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Heart supplements: Proceed with caution

Last updated: February 2011

Popping vitamin, mineral, or other dietary supplements might seem like an easy way to boost heart health, but that's usually not the case. A number of large studies over the past several years failed to find that supplements of folic acid and other B vitamins, as well as vitamins C and E, prevent heart attacks or strokes. In one study, in fact, vitamin E was linked to an increased risk of hemorrhagic stroke.

One supplement—red yeast rice—can lower LDL (bad) cholesterol almost as effectively as certain statin drugs. But that's because it can contain a naturally occurring substance essentially identical to the prescription drug lovastatin (Altoprev, Mevacor, and generic). Unfortunately, that means it poses the same risks, too, which can be considerable, especially if you're not being monitored by a doctor.

Moreover, since heart supplements aren't carefully regulated by the Food and Drug Administration, it's often hard to know whether what's on the label is really in the package. Indeed, a study in the Oct. 25, 2010, issue of the Archives of Internal Medicine found "striking" variability in the amount of the active ingredients in 12 red yeast rice supplements. The labels "all said 600 milligrams on the bottle," said Ram Gordon, M.D., a cardiologist at the Chestnut Hill Hospital in Philadelphia and the lead author of the recent study. "The question is, 600 mg of what?" Our medical consultants say people should avoid all red yeast rice supplements.

The evidence for some other heart supplements—such as coenzyme Q-10, garlic and green tea—is often inconsistent or weak. And even those that are more likely to offer benefits can pose some risks, too, especially when taken with certain drugs. Even fish oil, which has good supporting evidence, probably shouldn't be taken with high blood-pressure medication or blood-thinning drugs.

Finally, supplements taken for noncardiac reasons can also interact with certain heart medication. Echinacea, for example, can make statins more potent, possibly increasing the risk of side effects, and St. John's wort can make those drugs less effective. "Many patients on heart drugs don't realize that a number of supplements—no matter what they're taken for—can interfere with how well heart drugs work," Gordon says.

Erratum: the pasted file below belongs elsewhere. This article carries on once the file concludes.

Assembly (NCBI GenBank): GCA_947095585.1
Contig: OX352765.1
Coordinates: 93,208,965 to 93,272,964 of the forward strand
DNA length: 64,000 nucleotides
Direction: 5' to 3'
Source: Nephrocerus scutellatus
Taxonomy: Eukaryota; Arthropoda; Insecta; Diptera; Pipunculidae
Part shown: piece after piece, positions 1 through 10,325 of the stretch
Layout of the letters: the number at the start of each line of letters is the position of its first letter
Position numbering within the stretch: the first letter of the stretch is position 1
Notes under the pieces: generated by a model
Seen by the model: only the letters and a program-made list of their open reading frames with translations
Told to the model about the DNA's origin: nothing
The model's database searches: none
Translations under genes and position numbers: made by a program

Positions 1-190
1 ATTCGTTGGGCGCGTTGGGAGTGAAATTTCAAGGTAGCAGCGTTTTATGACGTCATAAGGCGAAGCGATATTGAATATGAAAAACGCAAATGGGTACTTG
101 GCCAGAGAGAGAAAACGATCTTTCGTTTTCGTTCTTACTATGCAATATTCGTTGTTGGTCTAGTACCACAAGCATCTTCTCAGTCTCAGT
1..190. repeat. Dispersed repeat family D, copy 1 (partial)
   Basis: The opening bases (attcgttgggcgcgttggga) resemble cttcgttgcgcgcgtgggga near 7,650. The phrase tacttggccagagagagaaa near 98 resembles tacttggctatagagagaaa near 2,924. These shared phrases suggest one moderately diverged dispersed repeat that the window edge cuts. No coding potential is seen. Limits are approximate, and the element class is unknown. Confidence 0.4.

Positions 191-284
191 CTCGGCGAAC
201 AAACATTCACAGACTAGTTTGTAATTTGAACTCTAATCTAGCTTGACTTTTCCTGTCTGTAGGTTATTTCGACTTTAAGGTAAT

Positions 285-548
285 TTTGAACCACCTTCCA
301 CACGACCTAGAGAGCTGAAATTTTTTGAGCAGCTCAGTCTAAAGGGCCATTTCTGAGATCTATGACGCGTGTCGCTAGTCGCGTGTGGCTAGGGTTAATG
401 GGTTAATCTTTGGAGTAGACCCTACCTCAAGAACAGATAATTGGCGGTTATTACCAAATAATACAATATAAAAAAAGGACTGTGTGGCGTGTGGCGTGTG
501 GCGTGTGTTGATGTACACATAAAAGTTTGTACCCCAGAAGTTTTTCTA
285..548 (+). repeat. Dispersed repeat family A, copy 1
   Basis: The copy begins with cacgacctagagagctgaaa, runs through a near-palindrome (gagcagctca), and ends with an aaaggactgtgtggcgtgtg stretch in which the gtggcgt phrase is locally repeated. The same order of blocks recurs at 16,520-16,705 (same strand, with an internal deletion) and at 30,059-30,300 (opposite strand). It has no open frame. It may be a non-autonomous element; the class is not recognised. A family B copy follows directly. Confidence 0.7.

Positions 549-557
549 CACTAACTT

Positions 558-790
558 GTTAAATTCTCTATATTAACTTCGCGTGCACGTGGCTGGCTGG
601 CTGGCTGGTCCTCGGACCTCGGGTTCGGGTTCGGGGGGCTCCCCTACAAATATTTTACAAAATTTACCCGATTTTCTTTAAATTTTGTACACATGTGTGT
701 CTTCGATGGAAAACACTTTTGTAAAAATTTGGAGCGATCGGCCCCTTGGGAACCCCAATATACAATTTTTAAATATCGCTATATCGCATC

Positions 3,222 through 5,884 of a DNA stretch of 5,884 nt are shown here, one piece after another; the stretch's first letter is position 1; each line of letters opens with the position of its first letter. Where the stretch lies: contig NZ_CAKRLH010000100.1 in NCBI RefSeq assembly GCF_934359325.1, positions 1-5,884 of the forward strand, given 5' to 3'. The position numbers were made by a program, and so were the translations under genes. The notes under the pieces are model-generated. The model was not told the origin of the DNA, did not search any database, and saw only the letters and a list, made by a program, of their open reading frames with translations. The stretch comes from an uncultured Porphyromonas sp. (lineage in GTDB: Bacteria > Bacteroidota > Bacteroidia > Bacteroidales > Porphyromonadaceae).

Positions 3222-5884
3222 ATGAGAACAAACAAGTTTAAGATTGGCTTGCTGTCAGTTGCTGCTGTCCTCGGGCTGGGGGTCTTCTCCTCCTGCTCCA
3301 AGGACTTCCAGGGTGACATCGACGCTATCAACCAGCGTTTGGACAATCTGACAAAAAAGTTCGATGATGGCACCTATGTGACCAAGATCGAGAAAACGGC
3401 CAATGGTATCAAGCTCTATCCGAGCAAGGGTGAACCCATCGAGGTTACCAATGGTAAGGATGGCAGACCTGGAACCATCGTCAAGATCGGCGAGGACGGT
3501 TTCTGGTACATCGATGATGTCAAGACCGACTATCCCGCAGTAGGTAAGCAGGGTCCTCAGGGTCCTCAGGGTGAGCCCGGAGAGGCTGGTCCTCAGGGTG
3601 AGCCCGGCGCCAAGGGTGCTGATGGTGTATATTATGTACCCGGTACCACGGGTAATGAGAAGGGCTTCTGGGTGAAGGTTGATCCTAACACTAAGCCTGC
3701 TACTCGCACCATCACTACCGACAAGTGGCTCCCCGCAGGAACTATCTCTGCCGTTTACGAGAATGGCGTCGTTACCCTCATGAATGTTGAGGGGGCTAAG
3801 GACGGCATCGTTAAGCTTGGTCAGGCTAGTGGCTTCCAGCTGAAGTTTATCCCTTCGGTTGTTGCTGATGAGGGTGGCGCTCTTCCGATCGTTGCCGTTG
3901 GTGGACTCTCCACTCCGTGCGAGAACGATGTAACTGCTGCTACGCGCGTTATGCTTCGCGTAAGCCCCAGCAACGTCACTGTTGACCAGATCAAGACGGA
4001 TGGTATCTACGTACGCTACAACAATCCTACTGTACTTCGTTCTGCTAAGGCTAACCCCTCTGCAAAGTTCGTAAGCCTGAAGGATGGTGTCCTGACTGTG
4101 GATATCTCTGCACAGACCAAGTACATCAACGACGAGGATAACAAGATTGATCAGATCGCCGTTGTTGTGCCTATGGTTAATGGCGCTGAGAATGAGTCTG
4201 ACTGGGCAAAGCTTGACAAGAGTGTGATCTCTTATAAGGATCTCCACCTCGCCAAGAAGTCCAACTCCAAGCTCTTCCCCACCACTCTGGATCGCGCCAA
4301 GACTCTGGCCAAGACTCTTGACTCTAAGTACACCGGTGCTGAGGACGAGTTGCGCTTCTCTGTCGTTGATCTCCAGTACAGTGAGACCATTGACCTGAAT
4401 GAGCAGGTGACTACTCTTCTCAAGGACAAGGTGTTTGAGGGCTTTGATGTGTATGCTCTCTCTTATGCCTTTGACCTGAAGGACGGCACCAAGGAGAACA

Our advice: Don't take heart supplements without talking with a doctor first, especially if you take heart medication. And supplements should never be used in place of needed medication or as an excuse to skip proven protective measures, such as losing excess weight, exercising more, and eating a heart-healthy diet.

If you do opt for a heart supplement, look for one labeled "USP Verified." That indicates that the manufacturer has voluntarily asked the U.S. Pharmacopeia, a nonprofit, private standards-setting authority, to verify the quality, purity, and potency of its raw ingredients or finished products. For a list of products that have been verified by the USP, go to www.uspverified.org.

Here's our guide to some supplements that are likely to offer some heart-health benefits, according to the Natural Medicines Comprehensive Database, which partners with ConsumerReportsHealth.org to evaluate the safety and effectiveness of supplements. The evidence is especially strong for the first, fish oil. The table below lists some herbs and heart drugs that can sometimes interact in dangerous ways.

Fish oil

The omega-3 fatty acids in fish oil, docosahexaenoic acid (DHA) and eicosapentaenoic acid (EPA), appear to be most effective at lowering triglycerides, an artery-clogging fat in the blood. They might also protect the heart by slightly raising HDL (good) cholesterol, lowering blood pressure, and reducing inflammation.

The American Heart Association says that people with heart disease should consume about a gram (1,000 milligrams) of omega-3s a day, an amount that generally requires taking a supplement. People with high triglyceride levels might need 2 to 4 grams a day from multiple pills or possibly a prescription-strength fish-oil supplement. Others should aim to eat two or more servings of fatty fish a week that are high in omega-3s (and relatively low in mercury), such as wild salmon, mackerel, and sardines. Or they could consider fortified foods or fish-oil pills.

Fish-oil supplements are probably safe for most people when taken in doses of 3 grams or less per day, though they might interact with certain drugs, notably blood thinners. So talk with a doctor first, especially if you take any medication regularly. The supplements can also cause side effects, such as upset stomach and bad breath. Keeping the capsules in the freezer might lessen those effects. And remember to look for "USP Verified" products.